Yes, I know this site is sadly, horribly, embarrassingly out of date. This is because Shiny New Site is almost ready to launch so updating here means duplicating the database over there and, well, the answer is just to get the new site live already.
Something Wild is out in print from Ellora’s Cave with a gorgeous cover, and other things are afoot.
Last Thursday I did a talk and reading at Eagle Harbor Books spearheaded by the fabulous Serena Bell and Rachel Grant. Harlequin generously donated many books to help win new readers to romance, as the bookstore is interesting in enlarging the romance section and encouraging romance readership. So readers came away with books by new authors to try out as well as signed books by the participating authors (us) and here is what I said about romance and why I write it.
Romance is a sub genre of fantasy and the fantasy of romance is the happy ending. “They all lived happily ever after” is how every fairy tale ends and romance novels are modern day fairy tales where the protagonists get what they want and a happy ending. Romance is the only genre that delivers the fantasy of the happy ending consistently and it gets a lot of criticism for being unrealistic because of it. But being able to imagine that a happy ending is possible is the first step to creating and writing your own. Whether that means a happy ending to the career change you want to make or the new friendships you want to build or building a successful romantic relationship, it starts with the hope, the ability to imagine and to believe that what you want is possible.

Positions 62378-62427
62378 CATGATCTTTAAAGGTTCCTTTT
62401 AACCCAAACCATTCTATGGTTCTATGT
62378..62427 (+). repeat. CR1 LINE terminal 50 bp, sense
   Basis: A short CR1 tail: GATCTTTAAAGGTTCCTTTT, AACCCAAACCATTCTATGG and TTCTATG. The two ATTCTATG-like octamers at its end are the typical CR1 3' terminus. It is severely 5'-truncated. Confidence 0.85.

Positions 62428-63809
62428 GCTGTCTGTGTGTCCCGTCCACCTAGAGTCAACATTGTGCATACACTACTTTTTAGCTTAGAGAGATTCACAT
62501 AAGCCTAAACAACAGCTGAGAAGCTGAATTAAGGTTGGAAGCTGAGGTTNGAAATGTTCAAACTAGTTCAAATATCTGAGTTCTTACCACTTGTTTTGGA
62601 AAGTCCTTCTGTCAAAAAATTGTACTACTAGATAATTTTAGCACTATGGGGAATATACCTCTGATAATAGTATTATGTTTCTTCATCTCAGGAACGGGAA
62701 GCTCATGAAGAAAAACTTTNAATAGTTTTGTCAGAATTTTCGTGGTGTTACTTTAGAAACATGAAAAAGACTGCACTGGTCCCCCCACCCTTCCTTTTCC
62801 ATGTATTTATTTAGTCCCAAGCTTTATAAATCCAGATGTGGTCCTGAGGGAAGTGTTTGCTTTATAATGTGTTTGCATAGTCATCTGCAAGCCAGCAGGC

So romance is the fiction of hope. It’s also a genre of fiction that focuses on relationships. Not just romantic and physical relationships but the full spectrum of relationships. Family relationships, coworker relationships, friendships. The relationships in our lives are part of what helps us succeed in life, what helps us through difficult times, and have a huge impact on our happiness and health. The best relationships bring out the best in us and help us be more of who we truly are. Like the Velveteen Rabbit, love makes us real. The worst relationships make us less of who we really are, and in romance, those characters will turn out to be the villains. That person who wants you to feel less so they can feel like they’re more is not really your friend or your romantic partner, and you see that play out in a romance novel.
Fiction is where we can imagine how this choice or that action would lead to that result and it’s a safe place to vicariously experience what it would be like to choose what the protagonist chooses. Reading fiction helps us build empathy, which is one of the keys to any successful relationship in real life, and this is one of the ways it does that, by placing ourselves in our imagination in another person’s shoes and seeing the world from their point of view. Learning to have more empathy is not at all unrealistic, it’s a scientifically documented side effect of novel reading, ANY novel reading. And experiencing the fantasy of hope, imagining your own hopeful outcome, that’s also a scientifically sound premise. Top performers, athletes, imagine themselves performing at their peak and they have measurable changes take place while they’re imagining this. Imagination is powerful, it’s more than staring out a window daydreaming, it’s a tool that can improve athletic performance or help us practice asking for a raise. So the fiction that delivers the fantasy of happiness, of hope, is a tool that can help us write our own happy ending with very practical real world results.
This is why I believe in romance as a writer, that it’s something worth doing. And why I love it as a reader, why it’s the genre I’ll turn to when I’m having a bad day, and I need a dose of hope and the reminder that I’m the protagonist of my own story and it’s up to me to make the choices and take the actions that will write my happy ending.